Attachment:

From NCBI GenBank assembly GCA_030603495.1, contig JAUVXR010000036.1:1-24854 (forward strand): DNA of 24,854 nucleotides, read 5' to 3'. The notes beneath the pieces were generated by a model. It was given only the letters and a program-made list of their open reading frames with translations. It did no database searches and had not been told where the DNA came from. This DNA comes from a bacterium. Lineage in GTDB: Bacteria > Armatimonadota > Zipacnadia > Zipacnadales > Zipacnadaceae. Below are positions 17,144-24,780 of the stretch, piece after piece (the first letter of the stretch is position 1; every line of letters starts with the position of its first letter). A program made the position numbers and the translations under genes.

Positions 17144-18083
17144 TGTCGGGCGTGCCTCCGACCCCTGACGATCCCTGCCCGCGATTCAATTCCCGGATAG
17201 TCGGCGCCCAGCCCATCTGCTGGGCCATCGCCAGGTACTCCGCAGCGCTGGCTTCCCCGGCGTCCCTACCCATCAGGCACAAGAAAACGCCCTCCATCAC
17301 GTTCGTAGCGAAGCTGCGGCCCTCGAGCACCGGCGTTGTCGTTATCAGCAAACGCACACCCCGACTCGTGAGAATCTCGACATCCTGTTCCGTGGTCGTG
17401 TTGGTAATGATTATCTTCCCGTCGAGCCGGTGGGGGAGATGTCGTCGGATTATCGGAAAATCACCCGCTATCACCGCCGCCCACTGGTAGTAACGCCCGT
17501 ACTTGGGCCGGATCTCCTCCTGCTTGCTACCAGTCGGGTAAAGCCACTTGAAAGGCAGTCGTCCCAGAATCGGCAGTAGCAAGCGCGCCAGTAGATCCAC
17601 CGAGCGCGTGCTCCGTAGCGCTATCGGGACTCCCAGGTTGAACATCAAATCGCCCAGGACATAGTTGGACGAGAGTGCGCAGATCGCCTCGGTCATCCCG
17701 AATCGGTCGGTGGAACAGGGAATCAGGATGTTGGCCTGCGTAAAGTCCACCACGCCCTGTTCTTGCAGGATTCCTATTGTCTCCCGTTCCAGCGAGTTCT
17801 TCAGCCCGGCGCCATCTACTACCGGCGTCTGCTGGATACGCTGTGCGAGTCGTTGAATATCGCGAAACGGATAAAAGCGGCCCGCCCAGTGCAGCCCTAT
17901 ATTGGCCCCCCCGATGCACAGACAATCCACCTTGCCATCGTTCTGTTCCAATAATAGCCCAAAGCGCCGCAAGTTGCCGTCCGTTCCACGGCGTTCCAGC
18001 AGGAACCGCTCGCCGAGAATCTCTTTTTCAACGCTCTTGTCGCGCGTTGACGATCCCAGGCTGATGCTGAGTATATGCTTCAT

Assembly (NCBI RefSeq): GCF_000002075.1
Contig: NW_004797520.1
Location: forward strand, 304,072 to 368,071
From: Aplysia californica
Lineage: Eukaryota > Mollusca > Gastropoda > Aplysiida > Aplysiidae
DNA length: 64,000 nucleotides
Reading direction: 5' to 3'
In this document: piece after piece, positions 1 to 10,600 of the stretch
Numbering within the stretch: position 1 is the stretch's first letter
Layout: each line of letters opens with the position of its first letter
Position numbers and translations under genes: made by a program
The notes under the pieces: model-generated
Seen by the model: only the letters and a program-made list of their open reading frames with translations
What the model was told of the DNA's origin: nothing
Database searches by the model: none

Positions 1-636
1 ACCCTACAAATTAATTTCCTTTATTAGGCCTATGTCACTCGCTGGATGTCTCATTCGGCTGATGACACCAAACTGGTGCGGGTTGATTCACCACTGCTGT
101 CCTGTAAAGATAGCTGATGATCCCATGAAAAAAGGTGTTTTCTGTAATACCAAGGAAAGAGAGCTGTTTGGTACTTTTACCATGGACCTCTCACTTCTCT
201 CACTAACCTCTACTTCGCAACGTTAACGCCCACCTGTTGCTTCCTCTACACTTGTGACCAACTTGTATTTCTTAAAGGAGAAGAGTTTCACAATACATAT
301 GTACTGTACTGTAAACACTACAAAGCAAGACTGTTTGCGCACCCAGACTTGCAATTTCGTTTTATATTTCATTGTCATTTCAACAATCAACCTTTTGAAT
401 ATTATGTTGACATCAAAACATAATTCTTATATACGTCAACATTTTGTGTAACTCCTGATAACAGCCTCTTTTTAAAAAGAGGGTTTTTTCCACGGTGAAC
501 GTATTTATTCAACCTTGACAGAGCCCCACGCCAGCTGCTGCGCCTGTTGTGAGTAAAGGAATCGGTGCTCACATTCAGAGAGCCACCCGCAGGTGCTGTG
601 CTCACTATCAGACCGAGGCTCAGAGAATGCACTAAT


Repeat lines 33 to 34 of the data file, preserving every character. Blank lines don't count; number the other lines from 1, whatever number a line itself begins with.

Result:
401 ATTATGTTGACATCAAAACATAATTCTTATATACGTCAACATTTTGTGTAACTCCTGATAACAGCCTCTTTTTAAAAAGAGGGTTTTTTCCACGGTGAAC
501 GTATTTATTCAACCTTGACAGAGCCCCACGCCAGCTGCTGCGCCTGTTGTGAGTAAAGGAATCGGTGCTCACATTCAGAGAGCCACCCGCAGGTGCTGTG